CFEs need to be aware, however, that for bank clients, regardless of how effective, or not, GLBA may be in protecting customer information, noncompliance with the Act itself is not an option. Because of the current explosion in breaches of bank information security systems, the privacy issue has to some degree been overshadowed by the urgency to physically protect customer data; for that reason, compliance with the Interagency Guidelines concerning information security is more critical than ever. The basic elements partially overlap with the preventive measures against internal bank employee abuse of the bank’s computer systems. However, they go quite a bit further by requiring banks to:

—Design an information security program to control the risks identified through a security risk assessment, commensurate with the sensitivity of the information and the complexity and scope of its activities.
—Evaluate a variety of policies, procedures, and technical controls and adopt those measures that are found to most effectively minimize the identified risks.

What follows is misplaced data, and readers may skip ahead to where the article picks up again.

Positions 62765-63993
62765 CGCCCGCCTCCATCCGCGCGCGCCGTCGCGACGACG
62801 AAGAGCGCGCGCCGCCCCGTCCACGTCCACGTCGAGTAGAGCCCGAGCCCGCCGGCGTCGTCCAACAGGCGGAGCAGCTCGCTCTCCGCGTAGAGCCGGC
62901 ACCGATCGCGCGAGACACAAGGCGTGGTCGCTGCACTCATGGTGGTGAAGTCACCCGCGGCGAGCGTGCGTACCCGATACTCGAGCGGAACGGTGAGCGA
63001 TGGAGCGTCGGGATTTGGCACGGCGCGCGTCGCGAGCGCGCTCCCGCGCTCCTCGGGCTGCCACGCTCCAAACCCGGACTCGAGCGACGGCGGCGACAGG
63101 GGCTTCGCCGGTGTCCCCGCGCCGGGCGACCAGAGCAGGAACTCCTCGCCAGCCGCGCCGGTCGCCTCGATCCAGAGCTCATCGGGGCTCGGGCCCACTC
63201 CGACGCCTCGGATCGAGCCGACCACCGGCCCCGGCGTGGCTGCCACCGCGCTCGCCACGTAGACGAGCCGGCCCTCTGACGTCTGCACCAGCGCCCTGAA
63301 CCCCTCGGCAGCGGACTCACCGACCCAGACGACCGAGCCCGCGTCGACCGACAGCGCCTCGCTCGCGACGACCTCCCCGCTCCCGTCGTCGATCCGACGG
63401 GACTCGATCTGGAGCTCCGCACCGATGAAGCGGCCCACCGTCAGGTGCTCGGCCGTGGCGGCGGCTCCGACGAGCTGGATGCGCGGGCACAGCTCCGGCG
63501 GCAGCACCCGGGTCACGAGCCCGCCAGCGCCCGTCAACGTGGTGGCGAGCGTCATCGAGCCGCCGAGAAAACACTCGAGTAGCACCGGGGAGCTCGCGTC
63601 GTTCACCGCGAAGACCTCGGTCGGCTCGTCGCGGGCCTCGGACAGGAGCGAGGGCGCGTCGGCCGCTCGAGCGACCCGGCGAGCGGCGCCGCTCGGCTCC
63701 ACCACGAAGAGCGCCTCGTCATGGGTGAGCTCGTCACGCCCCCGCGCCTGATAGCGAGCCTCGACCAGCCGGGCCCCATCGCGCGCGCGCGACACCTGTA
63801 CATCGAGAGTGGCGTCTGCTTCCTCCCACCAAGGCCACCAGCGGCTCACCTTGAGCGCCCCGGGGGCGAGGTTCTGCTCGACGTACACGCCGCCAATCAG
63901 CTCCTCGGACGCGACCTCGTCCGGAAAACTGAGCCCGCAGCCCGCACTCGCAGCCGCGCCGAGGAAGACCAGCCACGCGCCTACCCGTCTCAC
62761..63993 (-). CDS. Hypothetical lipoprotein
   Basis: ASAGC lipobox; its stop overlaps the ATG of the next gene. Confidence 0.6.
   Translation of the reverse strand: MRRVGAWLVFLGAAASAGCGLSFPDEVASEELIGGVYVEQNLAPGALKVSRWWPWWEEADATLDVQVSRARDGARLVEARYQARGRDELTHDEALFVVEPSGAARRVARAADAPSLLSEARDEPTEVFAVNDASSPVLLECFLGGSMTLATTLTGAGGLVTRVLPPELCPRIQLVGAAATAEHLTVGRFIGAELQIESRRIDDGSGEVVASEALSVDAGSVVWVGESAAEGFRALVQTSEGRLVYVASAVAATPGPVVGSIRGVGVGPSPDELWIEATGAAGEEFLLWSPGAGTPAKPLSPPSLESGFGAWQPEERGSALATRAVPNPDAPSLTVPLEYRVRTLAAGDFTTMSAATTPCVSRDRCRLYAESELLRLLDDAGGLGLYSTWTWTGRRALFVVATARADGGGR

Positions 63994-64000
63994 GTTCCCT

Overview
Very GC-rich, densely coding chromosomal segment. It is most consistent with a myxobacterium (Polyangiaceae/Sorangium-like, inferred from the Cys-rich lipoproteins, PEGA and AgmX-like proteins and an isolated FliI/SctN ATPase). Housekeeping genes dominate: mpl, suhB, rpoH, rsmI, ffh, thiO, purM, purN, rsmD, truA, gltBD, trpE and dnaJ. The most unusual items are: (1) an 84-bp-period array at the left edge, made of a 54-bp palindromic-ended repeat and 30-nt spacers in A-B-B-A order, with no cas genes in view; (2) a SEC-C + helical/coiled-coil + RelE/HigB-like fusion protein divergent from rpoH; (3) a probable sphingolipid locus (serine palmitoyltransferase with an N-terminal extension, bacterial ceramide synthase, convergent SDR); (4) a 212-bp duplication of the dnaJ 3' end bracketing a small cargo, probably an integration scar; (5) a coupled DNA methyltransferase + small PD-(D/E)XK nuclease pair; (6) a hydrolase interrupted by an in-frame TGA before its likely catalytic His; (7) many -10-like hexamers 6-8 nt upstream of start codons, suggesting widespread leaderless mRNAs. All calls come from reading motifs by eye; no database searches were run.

—Application and enforcement of access controls on customer information systems, including controls to authenticate and permit access only to authorized individuals and to prevent employees from providing customer information to unauthorized individuals who may seek to obtain this information through fraudulent means.
—Access restrictions at physical locations containing customer information, such as buildings, computer facilities, and records storage facilities to permit access only to authorized individuals.
—Encryption of electronic customer information, including while in transit or in storage on networks or systems to which unauthorized individuals may gain access.
—Procedures designed to ensure that customer information system modifications are consistent with the institution’s information security program.
—Dual control procedures, segregation of duties, and employee background checks for employees with responsibilities for or access to customer information.
—Monitoring systems and procedures to detect actual and attempted attacks on or intrusions into customer information systems.